One unique risk prosthetic manufacturers have to consider is that a prosthetic malfunctions, whether because of a manufacturing error or a cause related to the composition of the prosthesis. Such a malfunction could have far-reaching health consequences for the user, but also for the company that made the prosthesis.
Protected by the kind of prosthetics manufacturers insurance coverage that takes all the hazards companies in your industry are exposed to into account, you are able to focus on what you are best at - making prosthetic products.
What Type Of Insurance Do Prosthetics Manufacturers Need?
As every manufacturer of prosthetics makes unique products designed for specific purposes, each company's insurance requirements will differ, too. The best path toward peace of mind lies in an in-depth consultation with a commercial insurance agent who specializes in medical devices and understands the sensitive nature of your business.
Nonetheless, companies that make prostheses are universally going to have certain prosthetics manufacturers insurance needs, which include:
- Commercial Property: This is a type of insurance that any business with physical assets absolutely needs. In the event of circumstances beyond your control, like fires and thefts, it covers your building and the contents within it. Lost revenue can also be compensated for.
- General Liability: If third parties become injured or suffer property damage as a result of your company's activities or within your manufacturing facility, this kind of insurance helps cover your legal expenses, which include attorney fees and settlement costs. Medical bills or repair costs can fall under commercial general liability insurance as well.
- Product Liability: This type of prosthetics manufacturers insurance covers third party injury claims relating to the products you manufacture. As such, it is essential to manufacturers of medical devices, including prostheses.
- Workers' Compensation: Employees who suffer work-related injuries are likely to incur medical costs, as well as in some cases being unable to return to their duties for a time. Workers' comp exists to cover their medical expenses as well as any lost wages.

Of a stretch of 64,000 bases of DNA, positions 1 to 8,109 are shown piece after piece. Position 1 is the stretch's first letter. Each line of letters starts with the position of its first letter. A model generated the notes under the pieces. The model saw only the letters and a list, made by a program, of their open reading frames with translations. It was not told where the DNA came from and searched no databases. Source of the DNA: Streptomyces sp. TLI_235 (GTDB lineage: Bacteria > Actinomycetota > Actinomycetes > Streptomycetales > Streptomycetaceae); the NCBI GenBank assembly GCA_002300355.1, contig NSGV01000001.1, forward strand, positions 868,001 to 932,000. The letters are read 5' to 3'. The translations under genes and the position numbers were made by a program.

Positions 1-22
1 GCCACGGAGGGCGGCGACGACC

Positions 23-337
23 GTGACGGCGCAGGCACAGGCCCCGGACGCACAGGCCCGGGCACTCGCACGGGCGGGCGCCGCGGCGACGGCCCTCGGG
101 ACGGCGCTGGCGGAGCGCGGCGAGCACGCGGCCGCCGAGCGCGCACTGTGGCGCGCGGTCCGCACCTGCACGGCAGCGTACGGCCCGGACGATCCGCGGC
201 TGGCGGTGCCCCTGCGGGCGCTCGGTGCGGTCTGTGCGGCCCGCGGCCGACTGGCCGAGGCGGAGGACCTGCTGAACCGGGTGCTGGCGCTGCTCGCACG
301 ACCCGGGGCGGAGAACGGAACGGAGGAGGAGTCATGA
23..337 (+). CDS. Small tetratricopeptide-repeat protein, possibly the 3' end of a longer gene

These are some examples of the kinds of prosthetics manufacturers insurance that are needed. The exact coverage and cost will vary, and that is why you are recommended to talk to a seasoned commercial insurance agent for further information.
Prosthetics Manufacturing's Risks & Exposures
Premises liability exposures depend on the extent of testing at the facility. Visitors may be injured by slips, trips, or falls. If testing is significant, visitors may aid in assessing new product usefulness.
As they may have limited mobility, they must be provided with medical oversight and assistance during the process. Their records must be stored in a manner that complies with the Health Insurance Privacy and Portability Act (HIPPA). Any on-site fitting or custom work can also increase the hazards.
Products liability exposures are significant due to the potential harm that could be caused by malfunction of the prosthetic. In the event that a prosthetic device supporting the weight of a patient fails, the patient can fall and injure him or herself, exacerbating the original condition.
Should a prosthetic arm fail, a patient can drop what they were lifting, causing injury to another person or property. Cosmetic prostheses may cause skin irritation. All prosthetic devices must carry warning labels, instructions, and information.
Communication with the client is critical in gauging the effectiveness of the device. Because prostheses are made to client specifications, the manufacturer may try to limit exposure contractually.
Nevertheless, quality standards, research documentation, and the training given to the prosthetist will likely be held by courts to a high degree of care. Some prostheses have a longer period of use than others do. Older items made before improved safety features were introduced may still be in use.
Professional liability exposure arises from the design work. While some work is done to specifications provided by others, a high degree of expertise is involved in taking measurements and recommending appropriate materials and design elements.
Environmental impairment exposures can be light to high, depending on the materials and processes used and the potential for contamination of air, surface or ground water, or soil. For plastics, the raw materials may be toxic and are flammable, the catalysts may be caustic, and the final product is usually not biodegradable.